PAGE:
Apple A14 Bionic Chips Expected to See no Slowdown in Volume Production by TSMC Despite Ongoing Pandemic
We have been hearing contradicting reports about the iPhone 12 launch, with some casting doubts on a September release, and others claiming that Apple is determined to push ahead despite the challenges that have emerged because of the novel coronavirus. The recent rumors have been more optimistic, and joining them is a report that claims the Cupertino giant’s chip manufacturer TSMC is on track to start the volume production of the A14 Bionic.
Earlier Reports Stated That TSMC Will Start 5nm Mass Production for the A14 Bionic From April
Previously, a report had rubbished rumors that claimed that the A14 Bionic production will be pushed out up to six months beyond expected mass manufacturing. It was alleged that the iPhone maker has already finalized the design of the 5nm A14 and that the production was slated to start soon.
Today’s news is in line with that, and it says production will commence in April. Apparently, TSMC's manufacturing lines are fully booked for the 5nm node despite the COVID-19 outbreak. The A13 Bionic that’s running inside the iPhone 11 series was made using a 7nm process, and now that the node has been refined further, we can look forward to improved performance and power efficiency.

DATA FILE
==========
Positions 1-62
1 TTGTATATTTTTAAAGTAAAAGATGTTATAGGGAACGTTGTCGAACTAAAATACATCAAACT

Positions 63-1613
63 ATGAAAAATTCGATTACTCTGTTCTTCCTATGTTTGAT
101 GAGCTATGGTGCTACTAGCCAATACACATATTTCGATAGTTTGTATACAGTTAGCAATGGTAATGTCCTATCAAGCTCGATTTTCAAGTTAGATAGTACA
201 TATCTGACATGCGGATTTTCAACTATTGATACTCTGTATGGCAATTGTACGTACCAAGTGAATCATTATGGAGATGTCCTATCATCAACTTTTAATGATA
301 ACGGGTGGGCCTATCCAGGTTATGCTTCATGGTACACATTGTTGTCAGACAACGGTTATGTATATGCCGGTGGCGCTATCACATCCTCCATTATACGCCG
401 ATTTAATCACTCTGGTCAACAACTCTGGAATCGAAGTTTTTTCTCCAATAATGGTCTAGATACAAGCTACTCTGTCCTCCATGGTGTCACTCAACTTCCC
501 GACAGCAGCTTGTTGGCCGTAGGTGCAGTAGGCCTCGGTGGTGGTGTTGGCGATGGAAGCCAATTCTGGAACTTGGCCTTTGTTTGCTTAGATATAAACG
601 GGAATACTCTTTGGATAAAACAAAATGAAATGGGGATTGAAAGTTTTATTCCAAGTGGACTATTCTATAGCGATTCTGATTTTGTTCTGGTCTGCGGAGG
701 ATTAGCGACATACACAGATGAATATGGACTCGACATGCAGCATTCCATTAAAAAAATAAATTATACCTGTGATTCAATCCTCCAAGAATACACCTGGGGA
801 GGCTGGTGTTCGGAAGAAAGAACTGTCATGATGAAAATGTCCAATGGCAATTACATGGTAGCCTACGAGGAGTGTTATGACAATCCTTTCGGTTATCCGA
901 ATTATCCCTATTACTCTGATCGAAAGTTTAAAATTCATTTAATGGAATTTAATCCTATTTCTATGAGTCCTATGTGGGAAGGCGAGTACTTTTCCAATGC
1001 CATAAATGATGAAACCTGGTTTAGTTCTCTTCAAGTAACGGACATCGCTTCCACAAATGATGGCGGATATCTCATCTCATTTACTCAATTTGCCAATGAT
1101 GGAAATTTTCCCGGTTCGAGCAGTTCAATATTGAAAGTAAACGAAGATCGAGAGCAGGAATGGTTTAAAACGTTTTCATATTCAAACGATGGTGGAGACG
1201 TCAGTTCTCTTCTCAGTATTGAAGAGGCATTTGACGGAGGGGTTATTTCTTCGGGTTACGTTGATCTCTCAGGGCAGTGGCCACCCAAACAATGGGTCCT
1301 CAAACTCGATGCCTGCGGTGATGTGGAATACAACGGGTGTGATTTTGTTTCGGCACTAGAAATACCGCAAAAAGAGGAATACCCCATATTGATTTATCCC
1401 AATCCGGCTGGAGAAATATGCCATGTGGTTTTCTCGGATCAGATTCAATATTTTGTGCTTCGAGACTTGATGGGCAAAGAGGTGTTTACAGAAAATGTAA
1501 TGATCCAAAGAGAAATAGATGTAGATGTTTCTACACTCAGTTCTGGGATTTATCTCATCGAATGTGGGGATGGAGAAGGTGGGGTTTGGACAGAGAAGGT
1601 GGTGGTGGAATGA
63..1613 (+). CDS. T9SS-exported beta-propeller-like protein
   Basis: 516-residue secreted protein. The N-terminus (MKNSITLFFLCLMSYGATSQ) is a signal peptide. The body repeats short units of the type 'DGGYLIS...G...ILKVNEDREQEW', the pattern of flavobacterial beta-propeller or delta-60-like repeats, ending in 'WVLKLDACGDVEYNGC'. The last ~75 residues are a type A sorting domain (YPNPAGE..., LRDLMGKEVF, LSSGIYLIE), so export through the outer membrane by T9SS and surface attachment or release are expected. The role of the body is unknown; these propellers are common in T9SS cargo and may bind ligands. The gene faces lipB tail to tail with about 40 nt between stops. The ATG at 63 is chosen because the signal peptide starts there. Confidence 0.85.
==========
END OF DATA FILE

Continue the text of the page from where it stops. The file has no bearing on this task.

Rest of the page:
TSMC is not expected to encounter any substantial bottlenecks in the production process and at most, the production will get pushed to May, according to a previous report. That said, it’s worth noting that we are talking about the A14 Bionic here and not the iPhone 12 itself and its production might still get delayed because of other factors.
However, for now, there seem to be no supply-side constraints. Just recently, two suppliers had apparently negated rumors that said Apple has asked them to postpone the volume production of components by two months. However, there is still a very real chance that the iPhone 12 launch will be delayed, as even though Apple seems to have the supply side factors under control, demand could very well shift this year as the world braces for a pandemic-fueled economic downturn.
News Source: DigiTimes
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